Movie #287 Man on Fire
(2004, US, d. Tony Scott)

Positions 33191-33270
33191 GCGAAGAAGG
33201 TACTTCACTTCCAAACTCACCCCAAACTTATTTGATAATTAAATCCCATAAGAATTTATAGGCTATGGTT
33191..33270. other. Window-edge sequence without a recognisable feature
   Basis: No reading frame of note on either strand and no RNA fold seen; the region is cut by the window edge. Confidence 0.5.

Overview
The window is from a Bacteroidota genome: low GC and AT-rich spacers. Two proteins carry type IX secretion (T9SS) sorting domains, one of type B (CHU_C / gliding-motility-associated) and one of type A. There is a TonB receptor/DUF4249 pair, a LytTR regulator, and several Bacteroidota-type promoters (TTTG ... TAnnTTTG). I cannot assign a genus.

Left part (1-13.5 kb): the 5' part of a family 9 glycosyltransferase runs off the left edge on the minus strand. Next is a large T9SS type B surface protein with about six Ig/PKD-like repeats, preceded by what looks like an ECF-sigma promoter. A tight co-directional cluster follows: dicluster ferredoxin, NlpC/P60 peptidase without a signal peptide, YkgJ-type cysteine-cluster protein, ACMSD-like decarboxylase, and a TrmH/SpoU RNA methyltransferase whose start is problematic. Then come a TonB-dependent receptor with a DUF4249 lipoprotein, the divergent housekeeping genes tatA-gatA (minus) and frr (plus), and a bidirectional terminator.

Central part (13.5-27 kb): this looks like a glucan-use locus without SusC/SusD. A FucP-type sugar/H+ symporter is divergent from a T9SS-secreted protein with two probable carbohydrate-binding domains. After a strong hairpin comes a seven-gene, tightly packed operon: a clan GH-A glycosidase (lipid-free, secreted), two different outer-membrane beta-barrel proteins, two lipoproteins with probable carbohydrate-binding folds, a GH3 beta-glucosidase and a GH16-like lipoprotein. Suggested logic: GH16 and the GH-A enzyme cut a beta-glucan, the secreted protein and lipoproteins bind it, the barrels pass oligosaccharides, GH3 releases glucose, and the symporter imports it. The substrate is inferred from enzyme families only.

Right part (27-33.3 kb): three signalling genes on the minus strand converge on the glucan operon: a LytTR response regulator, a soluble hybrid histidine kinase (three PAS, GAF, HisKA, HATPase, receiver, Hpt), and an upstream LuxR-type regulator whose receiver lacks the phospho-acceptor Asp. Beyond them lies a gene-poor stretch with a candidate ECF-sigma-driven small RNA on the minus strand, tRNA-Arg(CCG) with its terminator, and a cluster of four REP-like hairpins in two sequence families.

Filled with the usual tricks of filmmaking and editing that only a Tony Scott film could possess, Man on Fire for me marks the steady rise in talent Tony Scott has shown in the last few decades of his filmmaking career. Following the decent Brad Pitt/Robert Redford endeavor Spy Game, Tony Scott decides to go much darker here and set a film in the drug-dealing/criminal enterprising underworld of Mexico City. It is a film that is not afraid to exploit images, exploit violence, or even exploit filmmaking styles. But it is a film that does this carefully because it is how it makes its point. Never really allowing for any breathing space after the inciting incident of the film (a young Dakota Fanning getting kidnapped), Man on Fire follows personal bodyguard John Creasy as he begins a personal vendetta to rescue the kidnapped little girl he was assigned to protect. As he travels from pimp to drug dealer to mobster to gang leader to corrupted policemen, he begins to discover a giant and complex inner circle that only clouds his way to the girl he is looking for. Man on Fire is the rare film where extreme filmmaking styles advance the narrative. The jumps are jarring, the zooms are fragmenting, and the color is disorienting, but these are all tricks to get the audience into Creasy’s world. And they work. Man on Fire is a tense, high-octane, and action-packed film that doesn’t ever really stop until the end credits.